In The Revival of Religious Sciences, al-Ghazali offered inights into prayer and knowledge of God and provided spiritual justification for Muslim rules on ordinary activities such as washing, eating and sleeping so that Muslims could feel they were doing something more than just following rules and that the only infallible teacher was Muhammad. Other Al-Ghazali works included The Deliverer of Error and The Incoherence of Incoherence.

On Disciplining The Soul, Al-Ghazali wrote: “"If his aspiration is true, his ambition pure and his concentration good, so that his appetites do not pull at him, and he is not distracted by the hadith an-nafs (discourse of the soul meaning egotism of the soul) towards the attachments of the world, the gleams of the Truth will shine in his heart. At the outset, this will resemble a brief, inconstant shaft of lightening, which then returns, perhaps after a delay. If it returns, it may be fleeting or firm; and if it is firm (thabit), it may or may not endure for some time. States such as these may come upon each other in succession, or only one type may be present. In this regard, the stages of God's saints (awliya) are as innumerable as their outer attributes and qualities". (Translation by Shaykh Abdal-Hakim Murad).

Arabian Nights

The most famous book in Arabic literature is Arabian Nights, a collection of stories that may have descended from an old Persian book called Thousand and One Nights. No one knows where the stories originally came or when they were first told.

from Arabian Nights: The gardener, with a rake, drew the basket to the side of the canal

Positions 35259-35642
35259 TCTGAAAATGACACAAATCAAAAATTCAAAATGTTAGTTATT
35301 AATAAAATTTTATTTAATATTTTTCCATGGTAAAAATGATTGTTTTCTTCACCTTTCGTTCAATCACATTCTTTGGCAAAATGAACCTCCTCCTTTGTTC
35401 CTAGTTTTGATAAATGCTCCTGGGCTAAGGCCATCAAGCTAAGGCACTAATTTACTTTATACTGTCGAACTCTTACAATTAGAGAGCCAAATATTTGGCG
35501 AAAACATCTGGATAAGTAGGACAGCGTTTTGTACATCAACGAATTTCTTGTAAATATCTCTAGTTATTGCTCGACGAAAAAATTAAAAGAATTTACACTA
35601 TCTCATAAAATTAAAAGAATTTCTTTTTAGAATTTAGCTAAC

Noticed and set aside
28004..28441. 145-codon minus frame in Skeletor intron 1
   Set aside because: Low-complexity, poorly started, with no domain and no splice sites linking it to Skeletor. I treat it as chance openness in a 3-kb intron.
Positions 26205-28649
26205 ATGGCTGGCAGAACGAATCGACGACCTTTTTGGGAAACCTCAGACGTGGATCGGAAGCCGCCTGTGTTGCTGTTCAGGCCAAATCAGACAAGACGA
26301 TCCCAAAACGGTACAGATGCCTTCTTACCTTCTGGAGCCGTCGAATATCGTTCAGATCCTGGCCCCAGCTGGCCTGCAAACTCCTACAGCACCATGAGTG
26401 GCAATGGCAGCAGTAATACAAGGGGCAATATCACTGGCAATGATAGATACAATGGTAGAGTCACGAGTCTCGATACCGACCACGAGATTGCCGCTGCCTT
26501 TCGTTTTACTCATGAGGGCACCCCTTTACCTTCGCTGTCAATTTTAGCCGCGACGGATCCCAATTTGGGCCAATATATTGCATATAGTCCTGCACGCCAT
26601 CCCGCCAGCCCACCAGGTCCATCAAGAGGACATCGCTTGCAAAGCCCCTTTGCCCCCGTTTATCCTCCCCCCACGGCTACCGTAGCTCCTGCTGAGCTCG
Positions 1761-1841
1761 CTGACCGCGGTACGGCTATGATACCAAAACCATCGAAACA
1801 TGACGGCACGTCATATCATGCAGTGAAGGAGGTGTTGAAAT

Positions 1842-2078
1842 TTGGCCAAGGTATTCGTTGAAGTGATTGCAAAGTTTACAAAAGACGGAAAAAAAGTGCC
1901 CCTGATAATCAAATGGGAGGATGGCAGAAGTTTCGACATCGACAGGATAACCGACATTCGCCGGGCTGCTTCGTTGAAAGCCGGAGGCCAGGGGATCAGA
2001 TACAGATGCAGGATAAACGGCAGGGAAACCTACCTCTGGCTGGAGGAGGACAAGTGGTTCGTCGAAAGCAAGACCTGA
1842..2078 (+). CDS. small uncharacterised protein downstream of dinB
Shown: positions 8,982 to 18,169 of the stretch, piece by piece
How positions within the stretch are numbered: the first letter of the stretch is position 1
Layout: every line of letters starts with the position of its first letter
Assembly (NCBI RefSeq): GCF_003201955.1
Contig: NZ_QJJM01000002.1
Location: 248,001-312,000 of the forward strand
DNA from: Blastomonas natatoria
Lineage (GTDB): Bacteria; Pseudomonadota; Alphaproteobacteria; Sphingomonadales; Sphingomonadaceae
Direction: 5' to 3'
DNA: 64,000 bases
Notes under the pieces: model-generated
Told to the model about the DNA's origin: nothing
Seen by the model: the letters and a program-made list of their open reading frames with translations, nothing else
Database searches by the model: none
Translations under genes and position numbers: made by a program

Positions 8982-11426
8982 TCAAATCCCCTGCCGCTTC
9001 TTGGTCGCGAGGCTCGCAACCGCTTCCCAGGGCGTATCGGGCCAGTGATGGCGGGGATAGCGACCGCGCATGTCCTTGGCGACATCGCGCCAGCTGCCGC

The stories from Arabian Nights remain popular today. The include classical tales of adventure, magic and wealth set among exotic Eastern settings with harems, bazaars and luxurious palaces. Many people are familiar with the famous stories of Sinbad, Aladdin and Ali Babi through films and children stories without knowing anything about the originals.

The fairy tales of Arabian Nights are believed to be mostly of Persian origin. The moral fables are distinctly Arabian. The tales of animals and beasts are thought to have come from India. Others are probably of Chinese, Japanese and Egyptian origin. In the A.D. 8th century, the stories of Arabian Nights fame were introduced to the court of Harun al-Rashid, the Caliph of Baghdad and one the greatest rulers during the Arab Golden Age. A great patron of the arts, Harun loved the stories and storytellers flattered him by making him a central character of many of the stories, often as a ruler traveling in disguises among his subjects.